eSwatini

Country Summary

Macroeconomic performance

Real GDP contracted an estimated 0.5% in 2018 after 1.9% growth in 2017. Growth was hampered by weak recovery in the raw materials extraction sector, a slowdown in the production sector, and contraction in the services sector. Agriculture has not yet fully recovered from the 2015/16 drought, and mining has declined. Production sector performance was expected to be dampened by decelerating manufacturing resulting from shrinking external demand, notably an underperforming textile industry and the September 2017 European Free Trade Association ban on selected eSwatini exports. The estimated 1.3% service sector contraction was due to anticipated consumer and government spending declines.

eSwatini’s fiscal challenges emanate from high public spending and heavy dependence on the volatile and declining Southern Africa Customs Union (SACU) revenue. The fiscal deficit declined to an estimated 7.4% of GDP in 2018 from 7.9% in 2017 and has been financed by domestic borrowing, accumulating domestic arrears, and international reserve withdrawals. Total public debt increased from 19.6% of GDP in June 2017 to 20.8% of GDP in June 2018.

With the eSwatini lilangeni pegged at par to the rand, authorities pursued a restrictive and steady monetary stance, maintaining the discount rate at 6.75% since March 2018. Inflation declined to an estimated 5.4% in 2018 from 6.2% in 2017, and gross official reserves averaged around three months of imports in 2018.

The current account registered a surplus of an estimated 0.4% of GDP in 2018, up from a deficit of 1.3% in 2017, spurred by merchandise trade surpluses and secondary income inflows. The country is overdependent on pulp, sugar, and cotton exports, with about 60% of exports going to South Africa and 80% of imports coming from that country

Tailwinds and headwinds

The economy faces ongoing fiscal challenges, exacerbated by a weak external position. But real GDP growth is projected to recover modestly to 1.7% in 2019 and 2.3% in 2020, driven by supply-side developments. In 2019, agriculture is projected to fully recover from the drought, construction will benefit from continued expansion (such as the Lower Usuthu Smallholder Irrigation [Phase II] Project), and manufacturing will regain the US African Growth and Opportunity Act market as well as new markets opened by other trade agreements. Improving the business climate and reforming the legal and regulatory framework for infrastructure development present opportunities for enhancing private development and unlocking the economy’s potential.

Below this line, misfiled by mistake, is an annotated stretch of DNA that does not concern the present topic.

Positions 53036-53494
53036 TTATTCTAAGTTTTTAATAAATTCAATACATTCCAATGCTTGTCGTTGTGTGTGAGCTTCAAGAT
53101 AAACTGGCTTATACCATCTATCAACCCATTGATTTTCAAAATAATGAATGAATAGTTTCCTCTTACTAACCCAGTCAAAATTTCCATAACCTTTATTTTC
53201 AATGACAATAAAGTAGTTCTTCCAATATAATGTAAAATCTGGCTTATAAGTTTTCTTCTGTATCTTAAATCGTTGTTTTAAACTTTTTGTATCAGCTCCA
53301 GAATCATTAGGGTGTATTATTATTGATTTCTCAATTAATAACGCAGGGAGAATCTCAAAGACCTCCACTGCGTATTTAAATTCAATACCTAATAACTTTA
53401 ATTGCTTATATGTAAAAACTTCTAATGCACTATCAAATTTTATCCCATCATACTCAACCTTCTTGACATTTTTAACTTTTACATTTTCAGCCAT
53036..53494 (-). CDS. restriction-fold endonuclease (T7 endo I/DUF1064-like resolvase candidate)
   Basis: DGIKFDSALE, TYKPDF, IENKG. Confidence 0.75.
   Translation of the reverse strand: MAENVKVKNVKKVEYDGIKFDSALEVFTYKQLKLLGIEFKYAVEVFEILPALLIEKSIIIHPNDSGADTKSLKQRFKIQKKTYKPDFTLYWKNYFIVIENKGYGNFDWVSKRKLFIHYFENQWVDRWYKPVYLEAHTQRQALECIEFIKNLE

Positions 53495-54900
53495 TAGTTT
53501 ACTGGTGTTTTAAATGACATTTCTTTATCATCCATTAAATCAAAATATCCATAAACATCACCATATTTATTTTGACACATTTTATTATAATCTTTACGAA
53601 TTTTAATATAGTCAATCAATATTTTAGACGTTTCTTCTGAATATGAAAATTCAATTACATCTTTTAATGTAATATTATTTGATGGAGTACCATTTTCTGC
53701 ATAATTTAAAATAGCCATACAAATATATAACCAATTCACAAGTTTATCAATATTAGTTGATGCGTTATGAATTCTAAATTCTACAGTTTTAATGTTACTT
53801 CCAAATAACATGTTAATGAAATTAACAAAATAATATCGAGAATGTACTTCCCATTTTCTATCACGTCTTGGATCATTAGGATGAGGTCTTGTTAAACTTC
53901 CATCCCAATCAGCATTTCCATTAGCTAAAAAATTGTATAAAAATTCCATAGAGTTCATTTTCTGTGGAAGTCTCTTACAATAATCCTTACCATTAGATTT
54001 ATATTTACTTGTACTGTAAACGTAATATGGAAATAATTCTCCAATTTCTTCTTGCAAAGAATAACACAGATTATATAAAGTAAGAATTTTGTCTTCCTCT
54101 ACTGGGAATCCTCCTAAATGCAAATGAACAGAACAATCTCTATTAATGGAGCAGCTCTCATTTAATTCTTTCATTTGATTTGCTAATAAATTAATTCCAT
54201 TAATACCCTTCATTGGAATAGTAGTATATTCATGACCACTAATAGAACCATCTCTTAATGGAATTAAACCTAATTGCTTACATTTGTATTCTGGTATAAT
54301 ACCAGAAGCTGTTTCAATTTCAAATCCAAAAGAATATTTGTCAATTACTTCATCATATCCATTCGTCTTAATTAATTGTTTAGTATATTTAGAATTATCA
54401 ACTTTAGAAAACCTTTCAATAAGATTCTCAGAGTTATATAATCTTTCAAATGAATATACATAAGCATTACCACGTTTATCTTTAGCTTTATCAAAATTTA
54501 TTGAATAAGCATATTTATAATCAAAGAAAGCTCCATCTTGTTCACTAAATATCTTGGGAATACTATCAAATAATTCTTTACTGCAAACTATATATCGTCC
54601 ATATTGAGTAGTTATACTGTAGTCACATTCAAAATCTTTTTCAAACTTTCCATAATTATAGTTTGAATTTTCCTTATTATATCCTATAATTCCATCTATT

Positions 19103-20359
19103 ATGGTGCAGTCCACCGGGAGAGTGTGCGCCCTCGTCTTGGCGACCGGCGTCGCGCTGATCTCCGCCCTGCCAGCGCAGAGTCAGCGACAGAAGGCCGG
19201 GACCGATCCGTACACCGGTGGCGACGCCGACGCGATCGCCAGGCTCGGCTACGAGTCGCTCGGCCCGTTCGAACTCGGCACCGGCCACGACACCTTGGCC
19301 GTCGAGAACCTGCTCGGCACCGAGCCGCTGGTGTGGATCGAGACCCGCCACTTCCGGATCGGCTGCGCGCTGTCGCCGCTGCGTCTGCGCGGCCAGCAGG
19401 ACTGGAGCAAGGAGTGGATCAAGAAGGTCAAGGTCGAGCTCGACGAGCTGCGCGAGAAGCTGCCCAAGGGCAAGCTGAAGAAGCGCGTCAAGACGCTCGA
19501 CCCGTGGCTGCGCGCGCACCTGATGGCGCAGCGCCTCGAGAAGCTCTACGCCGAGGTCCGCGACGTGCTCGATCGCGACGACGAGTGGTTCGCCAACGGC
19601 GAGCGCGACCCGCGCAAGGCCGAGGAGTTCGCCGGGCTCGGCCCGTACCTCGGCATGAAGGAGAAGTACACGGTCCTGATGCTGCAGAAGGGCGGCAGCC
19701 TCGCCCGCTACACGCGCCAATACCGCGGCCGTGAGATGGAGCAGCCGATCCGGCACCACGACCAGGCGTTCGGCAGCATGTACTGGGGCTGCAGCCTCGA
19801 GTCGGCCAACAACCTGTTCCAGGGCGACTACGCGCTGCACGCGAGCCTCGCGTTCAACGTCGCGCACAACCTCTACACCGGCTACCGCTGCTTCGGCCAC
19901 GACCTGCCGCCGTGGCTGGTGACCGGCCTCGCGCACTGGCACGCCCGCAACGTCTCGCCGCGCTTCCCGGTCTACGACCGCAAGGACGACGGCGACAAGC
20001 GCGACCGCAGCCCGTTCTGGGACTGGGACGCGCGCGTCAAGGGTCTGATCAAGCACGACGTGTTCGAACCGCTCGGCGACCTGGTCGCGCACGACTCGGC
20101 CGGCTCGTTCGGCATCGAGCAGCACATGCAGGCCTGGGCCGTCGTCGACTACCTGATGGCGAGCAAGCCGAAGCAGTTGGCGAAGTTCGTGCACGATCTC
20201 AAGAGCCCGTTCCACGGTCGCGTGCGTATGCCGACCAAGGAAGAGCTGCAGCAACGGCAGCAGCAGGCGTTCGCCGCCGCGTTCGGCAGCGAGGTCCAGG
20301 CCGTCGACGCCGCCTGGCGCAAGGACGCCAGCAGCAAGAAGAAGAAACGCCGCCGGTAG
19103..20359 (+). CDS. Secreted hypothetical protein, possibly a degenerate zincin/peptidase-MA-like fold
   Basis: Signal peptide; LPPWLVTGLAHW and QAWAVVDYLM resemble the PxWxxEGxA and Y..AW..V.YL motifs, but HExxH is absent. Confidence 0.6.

eSwatini faces potential headwinds from persistent fiscal challenges arising from low SACU revenue, a weak external environment, insufficient fiscal consolidation, and a challenging investment climate constraining private development. Growing domestic arrears, if unchecked, will continue to constrain business activity and may increase financial sector vulnerabilities as companies struggle to service their debts. The narrow export base and high market concentration make eSwatini vulnerable to external shocks, particularly those affecting South Africa. Average inflation is projected to be 5.4% in 2019 and 5.5% in 2020.

Source: African Economic Outlook 2019

Fixed Income

Summary

  • The government securities yield curve extended to 10 years with four benchmark points along the curve (3-5-7 and 10 years). 
  • It has a Medium-Term Debt Strategy which is published after the budget speech. 

Issuance strategy